Accident Scenes: Do You Always Offer Assistance? - page 5

by JW2011 11,439 Views | 82 Comments

Ok, so I have read what many have felt their obligation would be on the scene of an accident, but what would you do if you caused the accident, hitting a pedestrian, country road, EMS 10 minutes or more away, obvious head injury,... Read More


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    Good point by Flare. They may have been rendered useless by the horror if the situation. Many people have that reaction - even medical professionals.
  2. 0
    Thank you all for your responses. I do know for a fact that he died alone, that she never touched him, and EMS were significantly delayed in their reponse time due to her inability to relay the needed information, and EMS told me how frustrating it was trying to get that information from her. I guess any thought of instruction on assistance was out of the question.

    I think what has kept me in this "trying to understand" mode is that I really WANT to understand, and WANT to move on from it, but these facts that I have shared, along with the knowledge that there was likely impairment and inattention, and a person that has never uttered "sorry", and in fact lied to our family and to the police in an effort to gain sympathy, proven lies now, but they go to character and came too late to change what law enforcement did or didn't do, and because she has demonstrated that she learned NOTHING, and has continued to drive in a manner that is endangering people's lives. A violation just months after the crash that killed our son, where she was charged and found guilty of negligent driving. Different state, and different cop...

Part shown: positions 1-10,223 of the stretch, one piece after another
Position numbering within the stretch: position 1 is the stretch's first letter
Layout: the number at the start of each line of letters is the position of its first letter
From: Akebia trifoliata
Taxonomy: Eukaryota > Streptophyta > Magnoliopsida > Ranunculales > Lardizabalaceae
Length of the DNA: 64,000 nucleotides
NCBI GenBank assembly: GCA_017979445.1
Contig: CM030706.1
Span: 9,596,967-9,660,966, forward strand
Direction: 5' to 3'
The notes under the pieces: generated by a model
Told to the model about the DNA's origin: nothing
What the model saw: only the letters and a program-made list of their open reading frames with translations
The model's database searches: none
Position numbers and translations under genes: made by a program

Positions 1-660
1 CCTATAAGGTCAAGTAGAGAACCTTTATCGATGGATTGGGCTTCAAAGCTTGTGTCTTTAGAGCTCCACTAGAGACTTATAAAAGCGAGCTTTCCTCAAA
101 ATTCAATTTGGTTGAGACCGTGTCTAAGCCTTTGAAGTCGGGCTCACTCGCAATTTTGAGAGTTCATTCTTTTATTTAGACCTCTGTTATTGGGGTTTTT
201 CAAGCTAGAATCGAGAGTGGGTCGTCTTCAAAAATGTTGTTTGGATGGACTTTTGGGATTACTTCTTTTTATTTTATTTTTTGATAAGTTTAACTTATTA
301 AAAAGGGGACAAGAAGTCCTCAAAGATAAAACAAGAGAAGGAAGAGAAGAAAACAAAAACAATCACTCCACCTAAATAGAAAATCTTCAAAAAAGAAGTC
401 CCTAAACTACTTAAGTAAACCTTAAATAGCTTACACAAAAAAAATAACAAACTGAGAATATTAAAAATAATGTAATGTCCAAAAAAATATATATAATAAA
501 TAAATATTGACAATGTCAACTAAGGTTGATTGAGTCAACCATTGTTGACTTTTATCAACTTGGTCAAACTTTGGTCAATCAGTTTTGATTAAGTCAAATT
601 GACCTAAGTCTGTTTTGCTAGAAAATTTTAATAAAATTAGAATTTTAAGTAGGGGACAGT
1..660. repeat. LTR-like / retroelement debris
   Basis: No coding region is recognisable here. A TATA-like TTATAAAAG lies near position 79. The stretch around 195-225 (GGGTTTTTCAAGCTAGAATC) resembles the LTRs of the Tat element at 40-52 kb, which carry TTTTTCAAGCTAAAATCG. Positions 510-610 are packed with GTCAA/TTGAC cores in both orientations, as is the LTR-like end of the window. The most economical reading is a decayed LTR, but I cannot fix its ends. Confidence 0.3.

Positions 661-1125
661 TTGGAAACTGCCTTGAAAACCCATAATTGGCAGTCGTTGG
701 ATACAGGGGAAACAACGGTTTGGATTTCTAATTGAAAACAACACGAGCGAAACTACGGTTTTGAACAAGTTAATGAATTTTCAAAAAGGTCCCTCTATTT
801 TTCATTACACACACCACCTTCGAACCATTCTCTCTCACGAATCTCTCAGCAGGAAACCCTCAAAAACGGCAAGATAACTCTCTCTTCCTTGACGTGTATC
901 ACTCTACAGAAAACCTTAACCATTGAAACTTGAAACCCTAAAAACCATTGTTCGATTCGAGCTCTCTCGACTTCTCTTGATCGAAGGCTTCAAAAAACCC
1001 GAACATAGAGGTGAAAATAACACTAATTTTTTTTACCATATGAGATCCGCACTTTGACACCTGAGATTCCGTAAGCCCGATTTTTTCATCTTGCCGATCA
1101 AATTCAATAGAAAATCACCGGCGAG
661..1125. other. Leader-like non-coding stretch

Loopholes and lack of laws in our state allowed this person to face no legal consequence, and now I am involved in trying to rectify that status, by engaging those in the position to change laws in this effort. I know it won't bring my son back, but hopefully will prevent another family from enduring not only the pain of losing a child, but hopefully hold persons responsible accountable.
  3. 1
    I hope you succeed. For all the mothers out there. And again, I am really so sorry for your loss.
    JW2011 likes this.
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    Quote from CrufflerJJ
    Thanks for your feelings of wanting to stop & help. You are right, however, on being a potential distraction if you actually do stop at the scene.

    Whether you'd be of value on a scene or not, it is almost certain that by showing up, you will distract the crews from performing needed pt care.

    If you really feel the draw of helping on EMS scenes, you might consider getting certified as an EMT or EMT-Paramedic. One of our local trauma center docs actually got certified as an EMT/Firefighter, and performed in that role as a volunteer.